A Bronx Zoo tiger contracted COVID-19 from a worker

Nadia, the 4-year-old female Malayan tiger that tested positive for COVID-19 at the Bronx Zoo. (WCS/Julie Larsen Maher)

Not even New York City’s wildlife is safe from COVID-19.

A four-year-old female Malayan tiger at the Bronx Zoo contracted COVID-19 from an asymptomatic zoo employee while six other jungle cats also fell ill, the Wildlife Conservation Society announced yesterday evening.
The tiger, Nadia, began showing signs of sickness eleven days after the zoo’s Monday, March 16th closure and was tested out of “an abundance of caution,” according to WCS.
Nadia is the first tiger to contract COVID-19, according to the United States Department of Agriculture, which tested Nadia in an Ames, IA laboratory.
“It is not known how this disease will develop in big cats since different species can react differently to novel infections, but we will continue to monitor them closely and anticipate full recoveries,” the zoo said in a release.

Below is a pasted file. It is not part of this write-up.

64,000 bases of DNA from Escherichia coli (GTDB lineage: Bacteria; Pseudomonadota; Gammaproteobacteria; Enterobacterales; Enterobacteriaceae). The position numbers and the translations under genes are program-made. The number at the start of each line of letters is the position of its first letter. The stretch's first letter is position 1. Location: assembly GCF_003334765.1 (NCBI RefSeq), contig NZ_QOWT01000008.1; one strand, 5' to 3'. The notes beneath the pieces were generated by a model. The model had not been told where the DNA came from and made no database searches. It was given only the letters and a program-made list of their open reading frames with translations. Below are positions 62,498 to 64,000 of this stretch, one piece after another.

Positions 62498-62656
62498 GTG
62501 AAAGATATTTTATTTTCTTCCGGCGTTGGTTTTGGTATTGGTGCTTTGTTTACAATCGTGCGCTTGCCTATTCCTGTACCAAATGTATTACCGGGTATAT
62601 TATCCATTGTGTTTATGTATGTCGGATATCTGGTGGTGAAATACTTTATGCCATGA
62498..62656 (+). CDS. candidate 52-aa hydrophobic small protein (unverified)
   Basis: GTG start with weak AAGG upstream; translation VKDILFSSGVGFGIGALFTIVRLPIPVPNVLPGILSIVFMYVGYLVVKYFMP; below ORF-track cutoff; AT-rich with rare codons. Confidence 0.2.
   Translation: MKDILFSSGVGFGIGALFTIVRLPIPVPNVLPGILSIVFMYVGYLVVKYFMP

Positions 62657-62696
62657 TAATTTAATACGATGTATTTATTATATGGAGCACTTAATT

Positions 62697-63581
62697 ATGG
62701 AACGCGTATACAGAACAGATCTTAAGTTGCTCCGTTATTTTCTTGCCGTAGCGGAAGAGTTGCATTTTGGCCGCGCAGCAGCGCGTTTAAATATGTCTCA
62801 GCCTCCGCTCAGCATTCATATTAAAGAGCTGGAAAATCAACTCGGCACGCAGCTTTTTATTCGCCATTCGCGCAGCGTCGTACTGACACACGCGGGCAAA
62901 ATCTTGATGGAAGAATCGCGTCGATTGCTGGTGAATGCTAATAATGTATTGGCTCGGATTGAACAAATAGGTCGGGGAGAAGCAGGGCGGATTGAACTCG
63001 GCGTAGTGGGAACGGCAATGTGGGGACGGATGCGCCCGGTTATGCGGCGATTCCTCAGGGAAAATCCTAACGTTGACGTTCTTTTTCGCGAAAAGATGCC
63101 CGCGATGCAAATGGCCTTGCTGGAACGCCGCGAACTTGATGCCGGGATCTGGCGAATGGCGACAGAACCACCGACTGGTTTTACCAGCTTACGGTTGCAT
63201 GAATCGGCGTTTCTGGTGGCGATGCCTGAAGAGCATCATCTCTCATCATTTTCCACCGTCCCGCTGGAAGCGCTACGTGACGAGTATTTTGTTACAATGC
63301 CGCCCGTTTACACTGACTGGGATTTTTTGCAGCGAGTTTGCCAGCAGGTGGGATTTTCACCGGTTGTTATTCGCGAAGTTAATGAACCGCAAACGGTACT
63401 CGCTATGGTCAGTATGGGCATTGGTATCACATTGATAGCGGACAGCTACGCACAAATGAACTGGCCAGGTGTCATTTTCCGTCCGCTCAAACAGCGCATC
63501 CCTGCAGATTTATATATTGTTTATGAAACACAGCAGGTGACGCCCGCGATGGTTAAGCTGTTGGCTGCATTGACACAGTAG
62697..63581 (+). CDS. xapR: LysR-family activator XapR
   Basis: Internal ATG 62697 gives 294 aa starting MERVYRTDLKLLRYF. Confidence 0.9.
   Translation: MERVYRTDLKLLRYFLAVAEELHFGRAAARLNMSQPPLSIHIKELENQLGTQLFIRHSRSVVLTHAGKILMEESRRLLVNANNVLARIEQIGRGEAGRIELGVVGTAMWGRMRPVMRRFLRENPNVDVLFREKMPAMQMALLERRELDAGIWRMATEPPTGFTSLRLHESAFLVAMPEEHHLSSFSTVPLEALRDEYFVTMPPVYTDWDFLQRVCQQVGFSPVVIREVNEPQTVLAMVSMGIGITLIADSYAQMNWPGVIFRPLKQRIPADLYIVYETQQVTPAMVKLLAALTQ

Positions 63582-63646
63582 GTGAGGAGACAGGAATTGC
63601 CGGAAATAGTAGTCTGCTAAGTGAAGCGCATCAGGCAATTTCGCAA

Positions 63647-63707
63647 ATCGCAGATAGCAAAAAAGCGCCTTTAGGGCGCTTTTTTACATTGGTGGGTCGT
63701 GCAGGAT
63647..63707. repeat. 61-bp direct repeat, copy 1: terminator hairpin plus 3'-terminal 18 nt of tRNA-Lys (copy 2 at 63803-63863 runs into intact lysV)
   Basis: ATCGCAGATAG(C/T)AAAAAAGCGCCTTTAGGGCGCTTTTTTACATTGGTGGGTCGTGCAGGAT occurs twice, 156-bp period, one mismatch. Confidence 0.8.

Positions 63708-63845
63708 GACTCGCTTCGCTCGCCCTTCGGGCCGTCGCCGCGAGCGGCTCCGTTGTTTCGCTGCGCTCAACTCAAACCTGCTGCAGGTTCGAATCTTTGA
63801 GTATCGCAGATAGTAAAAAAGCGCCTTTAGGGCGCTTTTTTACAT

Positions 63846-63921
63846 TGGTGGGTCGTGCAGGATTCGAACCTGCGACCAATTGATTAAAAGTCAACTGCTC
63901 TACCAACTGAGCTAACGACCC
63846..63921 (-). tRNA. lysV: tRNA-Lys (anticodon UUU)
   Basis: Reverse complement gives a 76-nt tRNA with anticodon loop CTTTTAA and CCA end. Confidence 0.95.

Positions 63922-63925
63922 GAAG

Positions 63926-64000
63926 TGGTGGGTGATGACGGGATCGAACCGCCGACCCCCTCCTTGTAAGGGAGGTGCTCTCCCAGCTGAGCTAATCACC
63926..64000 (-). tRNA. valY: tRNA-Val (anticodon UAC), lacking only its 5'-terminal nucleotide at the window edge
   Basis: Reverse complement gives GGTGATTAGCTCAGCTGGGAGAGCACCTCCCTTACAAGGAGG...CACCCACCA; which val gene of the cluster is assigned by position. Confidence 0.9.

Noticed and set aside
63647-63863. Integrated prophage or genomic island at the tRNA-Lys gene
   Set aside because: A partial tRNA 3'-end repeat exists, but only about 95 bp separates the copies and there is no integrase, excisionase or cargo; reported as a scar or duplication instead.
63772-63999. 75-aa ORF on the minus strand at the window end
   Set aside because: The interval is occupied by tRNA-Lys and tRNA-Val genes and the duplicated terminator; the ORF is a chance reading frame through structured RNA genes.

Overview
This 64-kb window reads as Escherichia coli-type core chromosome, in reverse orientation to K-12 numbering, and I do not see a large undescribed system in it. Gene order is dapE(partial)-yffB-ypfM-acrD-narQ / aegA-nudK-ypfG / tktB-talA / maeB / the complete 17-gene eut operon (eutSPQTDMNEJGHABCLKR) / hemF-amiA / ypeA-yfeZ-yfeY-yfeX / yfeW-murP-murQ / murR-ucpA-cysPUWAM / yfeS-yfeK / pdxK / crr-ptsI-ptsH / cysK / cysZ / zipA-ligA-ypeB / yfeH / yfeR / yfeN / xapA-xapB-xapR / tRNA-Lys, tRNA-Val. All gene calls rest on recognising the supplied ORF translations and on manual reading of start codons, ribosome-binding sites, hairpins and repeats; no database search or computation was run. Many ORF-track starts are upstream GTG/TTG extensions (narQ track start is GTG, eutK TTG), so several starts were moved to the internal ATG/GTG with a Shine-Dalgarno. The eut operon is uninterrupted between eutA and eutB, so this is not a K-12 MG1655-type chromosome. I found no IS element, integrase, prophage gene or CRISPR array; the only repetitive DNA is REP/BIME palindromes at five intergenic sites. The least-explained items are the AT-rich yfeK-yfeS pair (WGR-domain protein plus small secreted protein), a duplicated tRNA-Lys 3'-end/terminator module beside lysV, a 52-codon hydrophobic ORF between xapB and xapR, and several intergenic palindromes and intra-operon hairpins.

Nadia’s sister tiger Azul, two Amur tigers, and three African lions each developed a dry cough and appetite suppression as part of their own respiratory illnesses, but are “doing well under veterinary care and are bright, alert, and interactive with their keepers,” and are also expected to recover, according to WCS.
“Appropriate preventive measures are now in place for all staff who are caring for them,” the zoo stated.

Each of the afflicted tigers live in close confines to one another within the Bronx Zoo’s Tiger Mountain exhibit while tigers at another exhibit along with the zoo’s snow leopards, cheetahs, clouded leopard, Amur leopard, puma or serval are not showing symptoms of illness.
The zoo also stated that “there is no evidence that animals play a role in the transmission of COVID-19 to people other than the initial event in the Wuhan market, and no evidence that any person has been infected with COVID-19 in the US by animals, including by pet dogs or cats.”
Meanwhile, the USDA indicated “there have not been reports of pets becoming sick with COVID-19 in the United States.”
Despite this uncertainty over inter-species transmission, caution is urged, and it remains recommended that people sick with COVID-19 limit contact with animals until more information is known about the virus.

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